I am using a Presto Digital Pressure Canner. It’s a little complicated but Im learning, Im using it in the boiling water canning mode.


Thank you all again for your advice. Today I made one batch (7 half pint and one quarter pint) jars of raspberry jam. This was with the reduced sugar pectin. It jelled very nice and tastes great, and all of the lids popped with your tightening technique.

I decided not to go with canned cherry pie filling. I made one batch, and the cherries all lost their shape with the pre cooking. So I froze those.

This was my first decent red raspberry crop. Raspberry jam is a big favorite. It turned out exactly right :grinning:


Looks great. Raspberries do not need pectin. :blush:


As Mrs. G says. I do, however, grate one apple into two pounds of raspberries, along with three cups of sugar and a splash of lemon juice.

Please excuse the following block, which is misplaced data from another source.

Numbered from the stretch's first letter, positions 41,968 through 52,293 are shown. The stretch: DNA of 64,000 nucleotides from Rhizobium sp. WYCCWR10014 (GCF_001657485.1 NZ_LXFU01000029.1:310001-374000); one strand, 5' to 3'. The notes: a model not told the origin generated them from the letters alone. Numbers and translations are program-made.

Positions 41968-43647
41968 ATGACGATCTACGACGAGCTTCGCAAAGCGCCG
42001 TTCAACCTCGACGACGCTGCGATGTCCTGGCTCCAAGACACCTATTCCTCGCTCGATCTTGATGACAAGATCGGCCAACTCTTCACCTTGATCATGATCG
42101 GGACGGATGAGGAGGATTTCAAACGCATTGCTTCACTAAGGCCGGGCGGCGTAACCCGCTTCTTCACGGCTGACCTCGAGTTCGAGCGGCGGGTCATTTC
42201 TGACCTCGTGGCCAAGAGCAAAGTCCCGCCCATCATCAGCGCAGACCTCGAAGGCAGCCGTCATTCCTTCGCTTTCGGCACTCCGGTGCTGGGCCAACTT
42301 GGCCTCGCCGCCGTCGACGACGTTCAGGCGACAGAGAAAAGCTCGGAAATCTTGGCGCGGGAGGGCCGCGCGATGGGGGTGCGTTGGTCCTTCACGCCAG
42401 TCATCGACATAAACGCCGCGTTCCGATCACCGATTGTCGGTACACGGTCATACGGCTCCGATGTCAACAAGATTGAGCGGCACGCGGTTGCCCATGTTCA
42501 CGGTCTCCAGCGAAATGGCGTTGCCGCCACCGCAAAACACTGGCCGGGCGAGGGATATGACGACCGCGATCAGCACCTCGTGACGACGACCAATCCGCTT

Agree with Mrs. G. Raspberries really don’t need pectin. Commercial pectin is there to make things as consistent as possible. If you learn to spot the jellying point, you don’t need it for most fruit. Especially not high acid high pectin fruit. I made a patch of honeyberry jam with just fruit and sugar and one of saskatoon jam with just fruit, sugar, and a bit of lemon juice last weekend. Interestingly, I also made a batch of strawberry WITH pectin (I only had one package, so I used it on the fruit I thought was going to be lowest in pectin), and it was the only one that didn’t jell all the way. In fairness, I was a little lazy and didn’t really cook it out quite enough. My bad. But pectin has been so difficult to come by lately, I’ve been making an effort to not use it if I don’t need it.

Get good seals can also be easier if you keep the lids in a little pot of hot (not boiling!) water. It keeps the sealing compound soft.

I find that all stone fruit takes on a weird, off-flavor when frozen. It goes away when you cook them, but it’s something to watch out for. I no longer try to, for instance, use frozen peaches in a fruit salad. Great for pies, though.